UNC has allowed a few long plays in the running game – including a 72-yard touchdown run on Delaware’s second play last week – and that doesn’t bode well for this weekend. Still, the defense is just a lot more “sound,” if that makes sense, than it was last season. Guys are in better position to make tackles. There are fewer busts. And players seem to understand Chizik’s 4-3 scheme a lot better than the 4-2-5 they were trying to run last season.

Q: I find it kind of mind-boggling, but North Carolina has lost eight road games in a row to Tech. Among fans and within the team, how much of a sore point is this?
A: It’s a sore point among the fans probably more so than the players, none of whom have any memories of a UNC team actually winning in Atlanta. I’m not sure the players care a lot about that sort of thing, though. Obviously, they want to be part of the team that breaks that streak and ends the drought.
I’m sure some fans certainly wonder if there’s some sort of voodoo hex going on. Especially the way some of the games have gone down. Most of UNC’s losses in Atlanta during this streak have been relatively close – a lot of them decided by single digits.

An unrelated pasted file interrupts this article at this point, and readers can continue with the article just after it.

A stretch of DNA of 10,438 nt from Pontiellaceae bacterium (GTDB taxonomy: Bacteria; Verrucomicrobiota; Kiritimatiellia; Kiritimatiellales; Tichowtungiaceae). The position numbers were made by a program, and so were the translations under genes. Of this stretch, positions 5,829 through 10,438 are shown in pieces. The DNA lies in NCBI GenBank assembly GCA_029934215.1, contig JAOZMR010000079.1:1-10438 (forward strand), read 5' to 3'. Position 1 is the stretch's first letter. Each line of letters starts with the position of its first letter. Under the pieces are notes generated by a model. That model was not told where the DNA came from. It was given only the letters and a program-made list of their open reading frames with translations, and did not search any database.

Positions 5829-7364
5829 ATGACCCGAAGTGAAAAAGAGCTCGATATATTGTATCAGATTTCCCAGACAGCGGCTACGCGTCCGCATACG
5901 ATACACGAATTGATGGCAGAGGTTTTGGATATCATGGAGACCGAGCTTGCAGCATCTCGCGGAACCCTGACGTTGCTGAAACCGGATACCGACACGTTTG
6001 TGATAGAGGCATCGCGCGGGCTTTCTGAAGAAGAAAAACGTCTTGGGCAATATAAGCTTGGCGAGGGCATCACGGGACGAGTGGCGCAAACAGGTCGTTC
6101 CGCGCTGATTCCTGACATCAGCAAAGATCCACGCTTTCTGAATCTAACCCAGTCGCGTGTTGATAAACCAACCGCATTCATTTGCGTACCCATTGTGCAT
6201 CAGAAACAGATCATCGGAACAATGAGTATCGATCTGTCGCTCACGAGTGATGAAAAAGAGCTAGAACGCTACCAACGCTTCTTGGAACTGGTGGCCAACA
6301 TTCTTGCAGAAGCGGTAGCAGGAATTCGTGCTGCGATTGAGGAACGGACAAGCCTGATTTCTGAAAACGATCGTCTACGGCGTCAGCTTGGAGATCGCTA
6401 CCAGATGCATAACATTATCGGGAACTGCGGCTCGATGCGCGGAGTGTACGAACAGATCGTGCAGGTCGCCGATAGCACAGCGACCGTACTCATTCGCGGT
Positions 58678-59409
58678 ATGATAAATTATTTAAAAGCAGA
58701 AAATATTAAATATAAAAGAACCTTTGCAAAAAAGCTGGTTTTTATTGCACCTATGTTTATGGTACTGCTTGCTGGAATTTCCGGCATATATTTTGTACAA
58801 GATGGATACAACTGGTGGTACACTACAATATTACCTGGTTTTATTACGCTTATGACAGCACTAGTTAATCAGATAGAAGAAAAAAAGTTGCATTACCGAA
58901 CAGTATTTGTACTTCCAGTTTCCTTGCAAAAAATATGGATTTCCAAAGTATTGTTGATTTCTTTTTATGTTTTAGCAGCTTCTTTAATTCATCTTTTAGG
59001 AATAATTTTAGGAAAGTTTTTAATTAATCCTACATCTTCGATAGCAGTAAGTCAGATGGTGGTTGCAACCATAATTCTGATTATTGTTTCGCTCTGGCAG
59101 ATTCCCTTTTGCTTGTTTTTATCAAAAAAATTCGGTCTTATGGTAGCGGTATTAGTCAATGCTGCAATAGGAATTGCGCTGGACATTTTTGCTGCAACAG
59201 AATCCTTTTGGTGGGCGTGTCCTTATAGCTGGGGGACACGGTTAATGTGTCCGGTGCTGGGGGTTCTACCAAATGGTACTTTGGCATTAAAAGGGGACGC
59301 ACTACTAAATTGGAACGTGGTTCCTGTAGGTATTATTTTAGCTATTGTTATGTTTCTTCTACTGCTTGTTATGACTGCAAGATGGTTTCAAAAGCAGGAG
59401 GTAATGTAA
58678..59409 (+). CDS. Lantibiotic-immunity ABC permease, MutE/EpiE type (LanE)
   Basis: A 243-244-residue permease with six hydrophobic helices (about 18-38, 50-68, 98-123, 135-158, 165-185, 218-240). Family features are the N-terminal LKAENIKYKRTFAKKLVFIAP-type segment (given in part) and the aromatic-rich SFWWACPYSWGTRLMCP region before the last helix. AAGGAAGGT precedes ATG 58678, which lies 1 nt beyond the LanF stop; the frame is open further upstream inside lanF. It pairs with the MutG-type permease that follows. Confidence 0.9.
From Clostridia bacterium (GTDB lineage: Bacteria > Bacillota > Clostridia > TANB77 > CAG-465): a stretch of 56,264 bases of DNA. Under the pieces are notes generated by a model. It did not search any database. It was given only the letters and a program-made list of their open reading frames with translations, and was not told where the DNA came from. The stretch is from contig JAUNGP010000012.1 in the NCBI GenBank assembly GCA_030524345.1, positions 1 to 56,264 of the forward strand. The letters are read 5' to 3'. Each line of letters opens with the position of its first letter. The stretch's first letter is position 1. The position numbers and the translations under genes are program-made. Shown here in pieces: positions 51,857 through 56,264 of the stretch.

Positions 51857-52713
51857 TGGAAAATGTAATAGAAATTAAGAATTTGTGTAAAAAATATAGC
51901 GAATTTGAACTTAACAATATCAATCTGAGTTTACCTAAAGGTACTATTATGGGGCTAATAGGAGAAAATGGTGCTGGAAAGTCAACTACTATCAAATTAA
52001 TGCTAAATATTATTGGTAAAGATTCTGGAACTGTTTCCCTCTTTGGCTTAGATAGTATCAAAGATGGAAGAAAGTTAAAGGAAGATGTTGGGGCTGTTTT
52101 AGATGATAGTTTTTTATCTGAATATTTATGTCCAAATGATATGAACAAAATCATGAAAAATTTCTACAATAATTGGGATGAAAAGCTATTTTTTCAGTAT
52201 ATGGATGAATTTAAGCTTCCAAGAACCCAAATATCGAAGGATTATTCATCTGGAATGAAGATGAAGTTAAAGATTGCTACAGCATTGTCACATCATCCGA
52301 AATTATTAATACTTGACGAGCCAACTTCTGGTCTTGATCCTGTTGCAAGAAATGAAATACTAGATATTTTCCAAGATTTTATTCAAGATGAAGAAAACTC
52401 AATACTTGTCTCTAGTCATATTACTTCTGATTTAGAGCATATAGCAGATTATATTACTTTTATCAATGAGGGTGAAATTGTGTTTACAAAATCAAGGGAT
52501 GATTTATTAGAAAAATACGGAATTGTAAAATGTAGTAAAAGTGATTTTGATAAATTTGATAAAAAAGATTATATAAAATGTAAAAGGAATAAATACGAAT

This streak pales in comparison to the one UNC had going for a while at Virginia. The Tar Heels lost 14 in a row there between 1983 and 2008. So if it reaches that level there’d probably be a lot more consternation.

Q: I also find this hard to believe, but I think the Tar Heels have been 4-4 in the ACC five of the last seven years. Do you have a better read on this team three games into the season, and do you think UNC can contend for the Coastal?
A: I do, yes, but I’ll like UNC’s chances a lot more if it wins on Saturday. The division really does seem incredibly wide open. If UNC wins, that moves Georgia Tech to 0-2 with games still to play against Florida State and Clemson. Because of that you’d almost have to think that the Yellow Jackets would be eliminated from the race with a loss on Saturday. (Though I’d know better than to count out Paul Johnson.)
Win on Saturday and UNC has as good of a chance as any team – and maybe even the best chance – to win the division. It’s non-rival crossover game is against Wake Forest. The Tar Heels play Duke at home. Yes, the games at Virginia Tech and N.C. State will be difficult, but even those are winnable.
I think UNC can contend regardless of what happens at Bobby Dodd but the Tar Heels have a chance to make believers out of a lot of people with a win on Saturday.